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Re: [vox-tech] Fwd: Re: [OT] Electronics & hardware geek sought
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Re: [vox-tech] Fwd: Re: [OT] Electronics & hardware geek sought

On Mon, Jan 05, 2009 at 11:35:13PM -0800, Bill Kendrick wrote:
> Check out this (from Wikepedia -- but you will also find other about the same topic:

Thanks, Lee...

> If it would be helpful to you, I could try to find that name of a student who several years ago cleverly used such devices to automatically document patient positioning.

My immediate interest is in the pressure or tilt sensing on a board that
you'd stand on (like the Balance Board that you use with WiiFit on the
Nintendo Wii -- think mini surfboard, or wobbly bathroom scale).

In the _meantime_, I just got an Atari Touch Tablet (similar to the
Koala Pad of the era, and Wacom Tablets of today).  It's 25 years old, and
was new, in box... I got to be the first to ever crack it open and use it. :)

It's a nifty device because it simply acts like a pair of paddle controllers,
reporting the X/Y positon of wherever you're pressing on the tablet
(either with the stylus, or your finger).  It's not pressure-sensitive,
like modern Wacoms, of course.  And the resolution is about 200x200.
But that's fine for drawing on a typical 4-color screen on an old 8-bit
computer... usually 160x192 or there'bouts.

SADLY, I plugged it into Stelladapter and ran 'jstest' on my Linux laptop
just now, and while it recognized it as a pair of axises (axes?) and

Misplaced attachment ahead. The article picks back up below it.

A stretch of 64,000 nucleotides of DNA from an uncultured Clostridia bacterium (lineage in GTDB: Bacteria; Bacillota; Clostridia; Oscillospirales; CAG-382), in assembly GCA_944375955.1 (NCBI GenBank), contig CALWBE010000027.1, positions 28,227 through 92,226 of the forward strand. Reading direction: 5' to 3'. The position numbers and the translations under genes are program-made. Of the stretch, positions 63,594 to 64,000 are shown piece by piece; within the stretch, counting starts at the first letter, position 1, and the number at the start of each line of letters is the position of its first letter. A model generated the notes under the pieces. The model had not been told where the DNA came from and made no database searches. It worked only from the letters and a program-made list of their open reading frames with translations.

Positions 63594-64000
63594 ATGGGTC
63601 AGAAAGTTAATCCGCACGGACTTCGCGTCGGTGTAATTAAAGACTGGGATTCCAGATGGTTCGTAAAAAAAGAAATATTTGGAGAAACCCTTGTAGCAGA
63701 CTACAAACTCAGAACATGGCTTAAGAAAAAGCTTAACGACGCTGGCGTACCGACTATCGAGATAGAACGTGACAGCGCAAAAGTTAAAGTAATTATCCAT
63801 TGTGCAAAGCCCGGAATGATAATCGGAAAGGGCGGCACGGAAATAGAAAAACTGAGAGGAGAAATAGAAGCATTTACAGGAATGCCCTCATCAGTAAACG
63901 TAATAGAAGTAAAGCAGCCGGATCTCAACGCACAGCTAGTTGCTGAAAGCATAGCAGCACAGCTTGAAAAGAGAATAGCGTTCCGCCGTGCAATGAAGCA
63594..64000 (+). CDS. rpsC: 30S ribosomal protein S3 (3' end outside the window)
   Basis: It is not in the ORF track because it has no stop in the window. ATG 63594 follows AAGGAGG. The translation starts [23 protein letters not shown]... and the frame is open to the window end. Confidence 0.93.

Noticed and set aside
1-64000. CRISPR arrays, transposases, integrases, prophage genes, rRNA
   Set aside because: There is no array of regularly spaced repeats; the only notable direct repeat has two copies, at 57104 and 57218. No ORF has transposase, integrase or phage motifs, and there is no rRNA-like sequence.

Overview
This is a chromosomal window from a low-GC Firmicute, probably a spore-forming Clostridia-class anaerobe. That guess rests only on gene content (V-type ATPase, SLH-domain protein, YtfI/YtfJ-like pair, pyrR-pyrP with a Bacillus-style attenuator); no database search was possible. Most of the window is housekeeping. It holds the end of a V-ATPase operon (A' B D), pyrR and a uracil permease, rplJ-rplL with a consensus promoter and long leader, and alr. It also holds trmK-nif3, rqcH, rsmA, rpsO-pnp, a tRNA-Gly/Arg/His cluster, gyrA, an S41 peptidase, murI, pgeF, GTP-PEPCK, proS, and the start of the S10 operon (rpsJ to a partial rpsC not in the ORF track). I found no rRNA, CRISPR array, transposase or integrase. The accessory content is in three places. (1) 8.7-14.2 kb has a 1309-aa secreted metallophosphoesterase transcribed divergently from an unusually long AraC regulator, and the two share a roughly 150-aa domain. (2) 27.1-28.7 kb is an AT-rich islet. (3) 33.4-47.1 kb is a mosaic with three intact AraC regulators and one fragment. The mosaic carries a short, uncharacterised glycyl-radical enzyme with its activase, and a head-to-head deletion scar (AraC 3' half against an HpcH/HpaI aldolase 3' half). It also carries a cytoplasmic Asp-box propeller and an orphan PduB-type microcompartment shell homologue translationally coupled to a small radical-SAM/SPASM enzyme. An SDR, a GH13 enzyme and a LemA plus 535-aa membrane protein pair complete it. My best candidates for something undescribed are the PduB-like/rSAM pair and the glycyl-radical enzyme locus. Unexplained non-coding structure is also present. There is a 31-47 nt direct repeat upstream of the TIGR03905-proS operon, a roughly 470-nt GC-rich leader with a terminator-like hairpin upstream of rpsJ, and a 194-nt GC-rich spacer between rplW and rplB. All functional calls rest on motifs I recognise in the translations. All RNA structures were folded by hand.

some buttons, it didn't seem to sense when I pushed on the tablet.
I was seriously considering jury-rigging it as an input device for Tux Paint.

In the meantime, it came with a fairly nice paint program (on cartridge)
for the Atari, and since it just looks like paddles, it's _insanely_ trivial
to program for, even in BASIC.  (Unlike a mouse or trackball, since those
require listening to the controller port constantly, for bits getting flipped
as the ball rolls around.)

Oh, and the paint program is normally in what you'd call "absolute mode"
on a modern system (that is, top left corner of tablet is top left corner
of screen).  But when you zoom in with the Magnify mode, it's in
"relative" mode.  (Meaning the cursor moves and the zoomed-in image pans
based on how far you move the stylus each time you press it back down onto
the pad.)  Very clever, especially for 1983 ... pre-Macintosh!

"Tux Paint" - free children's drawing software for Windows / Mac OS X / Linux!
Download it today!  http://www.tuxpaint.org/
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